As we took our taxi from bangkok airport into the city our driver took great pleasure in seeing our concerned faces as he pointed out all the protest camps along the way with his narrations of ’bang bang’ ‘BANG BANG!’. So we were relieved to find the touristy area where we were staying felt really safe from the troubles, and we soon forgot all about them as we were engulfed in the buzzing back packer central of Khao San Road.
The roads of Khao San are always a hive of activity brimming with bars, restaurants, shops, massage parlors, market stalls & street food, so it was a great place to base ourselves. Every meal time we’d venture out to find somewhere new to eat, and because there were so many places all competing so close by to one another they’d try their best to get your custom by yelling at you as you walk by, by having the loudest live music, by having the most lights or even we found one place with a fish pond in the restaurant and another with a 50meter high Buddha! So it just all added to the already manic but exciting atmosphere.
We decided to take advantage of one of the many road side massage areas and each had a full Thai style back massage. Thinking that massages were supposed to be relaxing we were surprised to find that most of the massage involved being prodded really hard in areas that really shouldn’t be like the temples and the neck, we even had our arms and fingers cracked! After the initial shock of what a Thai massage really was it didn’t feel too painful though, and afterwards we felt that perhaps it had done our backs some good.
As well as enjoying the hustle and bustle of the Khao San area of Bangkok we took a day trip to visit some local markets. The first market we visited was called a ‘train market’ and ran all along the length of a train track with market stalls running either side of the rails with the pathway being the rails themselves. They sold everything from durians & spinach to tiny puppies and baby rabbits. From the bustle of shoppers and smells of food you would forget it was all located along a train track – that was until you heard the honking of an approaching train! When the honks began the shoppers stepped to one side off the rails and the market vendors would fold away the stall canopies, pull the food trolleys off the rails and wait for the train to pass by. Everything was so well planned out that even some trays of food which we thought had mistakenly been left in the way of the oncoming train were precisely the right height that they passed beneath its floor. As the train left the stall owners would pop back open the canopies, roll out the trolleys and the shoppers would continue their shopping- it was so bizarre but well executed we were really impressed!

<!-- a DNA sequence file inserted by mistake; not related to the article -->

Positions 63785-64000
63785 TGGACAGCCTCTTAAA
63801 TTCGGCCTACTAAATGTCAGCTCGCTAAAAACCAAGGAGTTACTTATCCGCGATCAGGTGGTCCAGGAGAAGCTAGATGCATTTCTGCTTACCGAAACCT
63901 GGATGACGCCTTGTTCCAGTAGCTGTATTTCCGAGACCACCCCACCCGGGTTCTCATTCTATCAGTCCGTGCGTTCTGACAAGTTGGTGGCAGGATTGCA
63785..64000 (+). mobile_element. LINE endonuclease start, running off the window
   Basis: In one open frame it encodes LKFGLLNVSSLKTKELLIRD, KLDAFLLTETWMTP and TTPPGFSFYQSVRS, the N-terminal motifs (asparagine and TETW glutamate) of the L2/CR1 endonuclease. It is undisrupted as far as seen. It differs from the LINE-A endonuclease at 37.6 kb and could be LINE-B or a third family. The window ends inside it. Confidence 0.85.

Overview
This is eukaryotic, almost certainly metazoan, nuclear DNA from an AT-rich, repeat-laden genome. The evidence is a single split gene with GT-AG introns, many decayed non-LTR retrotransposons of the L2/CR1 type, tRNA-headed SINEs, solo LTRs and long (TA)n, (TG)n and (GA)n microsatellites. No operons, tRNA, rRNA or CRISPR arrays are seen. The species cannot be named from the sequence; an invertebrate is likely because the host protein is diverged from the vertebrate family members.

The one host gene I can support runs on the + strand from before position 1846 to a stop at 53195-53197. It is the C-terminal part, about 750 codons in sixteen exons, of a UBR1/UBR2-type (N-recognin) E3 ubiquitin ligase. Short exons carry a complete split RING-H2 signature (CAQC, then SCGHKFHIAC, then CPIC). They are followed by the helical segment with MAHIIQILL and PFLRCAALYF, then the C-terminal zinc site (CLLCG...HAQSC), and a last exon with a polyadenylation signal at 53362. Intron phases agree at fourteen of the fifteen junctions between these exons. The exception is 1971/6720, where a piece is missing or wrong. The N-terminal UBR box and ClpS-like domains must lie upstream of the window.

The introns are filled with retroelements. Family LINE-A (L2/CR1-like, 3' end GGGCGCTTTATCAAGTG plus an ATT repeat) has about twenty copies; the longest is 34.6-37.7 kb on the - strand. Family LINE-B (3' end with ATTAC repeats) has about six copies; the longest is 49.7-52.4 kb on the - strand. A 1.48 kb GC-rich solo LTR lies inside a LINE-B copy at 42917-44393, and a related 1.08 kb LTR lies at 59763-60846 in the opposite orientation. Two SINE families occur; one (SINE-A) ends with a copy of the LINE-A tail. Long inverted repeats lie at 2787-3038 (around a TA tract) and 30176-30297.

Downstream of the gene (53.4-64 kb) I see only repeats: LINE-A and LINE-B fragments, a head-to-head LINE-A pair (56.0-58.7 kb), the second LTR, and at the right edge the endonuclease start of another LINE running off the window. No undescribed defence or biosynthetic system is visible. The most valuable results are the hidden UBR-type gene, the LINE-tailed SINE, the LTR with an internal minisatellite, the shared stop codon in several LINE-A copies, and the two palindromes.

After the train market we headed to the floating river market which as the name suggests was a market located along a river with boats full of goods for sale. To peruse the goods we hopped into a taxi boat and floated along the river. Usually in Thailand the shop owners would approach you or shout to get your attention, so thinking we’d be left in peace just to float on down the river and window shop we couldn’t believe it when a stall owner produced a really long stick with a hook, hooked on our boat and reeled us in! We weren’t interested in their boat shop but were held captive until she was sufficiently persuaded that we went going to buy anything! We did get ourselves a few little things, and had the most successful bartering match I’ve ever seen. The price began at 800 baht for one lamp, the shop keeper said that was the lowest price and couldn’t possibly lower it as she would lose money, we got her down a bit but by the end as we walked away we could hear her shouting after us ’300 baht for two lamps!’.
We’d had a few exciting days in Bangkok and we’d enjoyed the change of scenery from beaches to the city but it was time to say good bye once more to a great country and jump on a plane to somewhere new. Our next destination was the one we were both most looking forward to – Vietnam!